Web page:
Nowadays, a song about his baby girl, “Cecilia and the Satellite,” is filling local and national airwaves. It placed in the top 10 of Alternative Radio last month.
The song is the first single off McMahon’s solo debut, “Andrew McMahon in the Wilderness,” which was released in October. He played a national tour last fall promoting the album and has future dates set, though he said he can’t disclose details.
“I wrote [the] record between here and L.A.,” he said. says. “It’s truthfully about a time that came from a place where I was so fed up with L.A. that I had to get out.”
McMahon grew up in Ohio, but moved to Orange County as a teenager.
After his recovery from cancer, he rediscovered his connection to the area.
“I found myself saying, ‘Where do we go?’ And my wife and I decided we had to go back to South County,” he recalls. “I’m glad I took that chunk of tricky years and left them in L.A. and saved South County for a time where I was a little more connected and doing some good soul-searching.”
In his early days with Something Corporate, McMahon often relied on Dana Point for song ideas.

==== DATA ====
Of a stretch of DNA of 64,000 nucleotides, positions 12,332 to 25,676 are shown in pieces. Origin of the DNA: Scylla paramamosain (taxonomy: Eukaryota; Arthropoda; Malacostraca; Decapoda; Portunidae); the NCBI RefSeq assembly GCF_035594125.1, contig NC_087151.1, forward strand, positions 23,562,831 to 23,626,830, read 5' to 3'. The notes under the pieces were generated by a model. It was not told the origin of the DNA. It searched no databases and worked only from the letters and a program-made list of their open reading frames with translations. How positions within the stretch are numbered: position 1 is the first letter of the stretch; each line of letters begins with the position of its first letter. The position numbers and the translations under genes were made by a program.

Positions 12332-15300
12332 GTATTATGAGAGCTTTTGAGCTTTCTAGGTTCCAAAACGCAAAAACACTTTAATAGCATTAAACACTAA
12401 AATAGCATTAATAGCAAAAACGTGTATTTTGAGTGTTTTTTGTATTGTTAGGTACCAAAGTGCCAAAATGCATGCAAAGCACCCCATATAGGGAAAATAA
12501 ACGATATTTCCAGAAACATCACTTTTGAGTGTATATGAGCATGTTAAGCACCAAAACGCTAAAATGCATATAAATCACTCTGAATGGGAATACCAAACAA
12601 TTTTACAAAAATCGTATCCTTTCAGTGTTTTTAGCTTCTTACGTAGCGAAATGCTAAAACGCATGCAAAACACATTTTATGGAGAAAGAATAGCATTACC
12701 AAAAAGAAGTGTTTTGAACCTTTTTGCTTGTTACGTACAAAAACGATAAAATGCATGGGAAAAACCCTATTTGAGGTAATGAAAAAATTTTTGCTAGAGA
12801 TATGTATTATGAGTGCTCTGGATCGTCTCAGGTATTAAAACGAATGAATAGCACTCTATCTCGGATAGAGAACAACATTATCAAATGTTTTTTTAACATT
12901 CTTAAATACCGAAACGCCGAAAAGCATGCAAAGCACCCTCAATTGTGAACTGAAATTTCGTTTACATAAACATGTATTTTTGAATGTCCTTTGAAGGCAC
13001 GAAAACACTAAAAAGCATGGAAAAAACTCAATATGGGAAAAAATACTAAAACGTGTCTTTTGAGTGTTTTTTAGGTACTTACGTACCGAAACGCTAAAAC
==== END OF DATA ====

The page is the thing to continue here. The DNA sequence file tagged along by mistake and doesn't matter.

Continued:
“We moved into this little apartment, and I lived in this little back bedroom with just a curtain for a door,” he says. “But I was so happy. Moving to Dana Point was everything I hoped California would be. I wrote all the early songs for Something Corporate in that apartment.”
Before he was selling out concerts all over the world and playing big-name festivals like Coachella, McMahon was slamming on his grand piano on the stage at Dana Hills High with Something Corporate.
On this recent Wedneday, after visiting Dana Point Harbor on a driving tour of his hometown, he parks his Audi in the busy lot at Dana Hills High, which has just let out for the day. McMahon stands out a bit among the students because of his tattooed arms. But his clothes, a yellow plaid shirt, blue jeans and black Converse Chuck Taylors, fit right in.
Walking up to a small stage in the center of the school, he recalls the confused looks on high schoolers’ faces in the late ‘90s when they noticed his piano during a Battle of the Bands event. But once Something Corporate started playing, the audience caught on. McMahon pounded out rock ‘n’ roll riffs as he sang songs about adolescence and love.